September 18, 2006 | David F. Coppedge

The Trouble with Neanderthals

If nothing else, the scientific investigation of Neanderthal Man is valuable for illustrating how fluid scientific opinion can be.  Since we found out Sept. 1 that Neanderthal genes may be lurking among us, two more unexpected claims have been made about these wrestler-build members of genus Homo.

  1. Hideouts and Holdouts:  Some Neanderthals may have lived thousands of years longer than earlier believed, said Live Science, Science Now and National Geographic.  This controversial claim emerged from radiocarbon-dates of charcoal from a Gibraltar cave as recent as 24,000 years–some 6,000 years earlier than the standard 30,000-year mark when modern humans were said to become dominant.  BBC News has a picture of the cave and the locale.  A possible multi-thousand-year overlap resurrects the question of whether Neanderthals and modern humans interbred.  Skeptics dispute the dates, claiming the samples must have been contaminated.
  2. I’m OK, You’re Strange:  Erik Trinkaus of Washington State got publicity with this assertion: Neanderthals were normal; it’s we modern humans that are strange (see Live Science).  He compared other members of genus Homo and “discovered” that modern humans have twice as many “uniquely distinct traits” as Neanderthals.  Whether that qualifies as making us weird might be debated, but Trinkaus argued, “In the broader sweep of human evolution, the more unusual group is not Neanderthals, whom we tend to look at as strange, weird and unusual, but it’s us, modern humans.”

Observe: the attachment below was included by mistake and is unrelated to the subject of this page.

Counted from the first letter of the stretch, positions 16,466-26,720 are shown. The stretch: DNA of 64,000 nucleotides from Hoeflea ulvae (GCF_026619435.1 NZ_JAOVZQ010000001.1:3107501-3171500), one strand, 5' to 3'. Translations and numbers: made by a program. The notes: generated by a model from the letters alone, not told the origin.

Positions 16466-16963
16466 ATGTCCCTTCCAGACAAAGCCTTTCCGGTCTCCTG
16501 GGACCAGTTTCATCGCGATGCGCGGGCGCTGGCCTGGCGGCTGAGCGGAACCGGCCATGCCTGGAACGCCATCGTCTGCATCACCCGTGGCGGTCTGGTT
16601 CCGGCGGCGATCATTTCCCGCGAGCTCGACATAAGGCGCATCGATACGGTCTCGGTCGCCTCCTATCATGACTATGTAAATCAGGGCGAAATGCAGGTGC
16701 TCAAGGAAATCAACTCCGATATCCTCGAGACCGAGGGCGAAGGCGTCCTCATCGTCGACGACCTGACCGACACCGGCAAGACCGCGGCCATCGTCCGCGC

Some may think the only scientific law being confirmed here is Dykstra’s Law: Everybody is somebody else’s weirdo.  Another pointed out that finding cave men does not prove evolution.  We still have cave men today– Osama bin Ladin.

Did we hear a scientist doubting the accuracy of radiocarbon dates?  Is it possible somebody is picking and choosing the dates they want?  Evolutionists want us to believe that Neanderthals did little more than hunt game and paint on cave walls for 70,000 years, even though their average skull capacities were larger than ours.  Does that make any sense?
    Though Neanderthals (whatever we call them) are classified according to a set of distinctive anatomical traits, there is more variability among living people than between average Neanderthals and average modern humans.  Could Neanderthalism be nothing more than an artifact of human classification bias?  Is this a form of racism projected onto dead humans unable to hire a lawyer to defend themselves?a  You decide; in the meantime, you’ll want to make a good impression among the Neanderthal glitterati at the next cave cookout, so order your prosthetic brow ridges today.b

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Categories: Early Man

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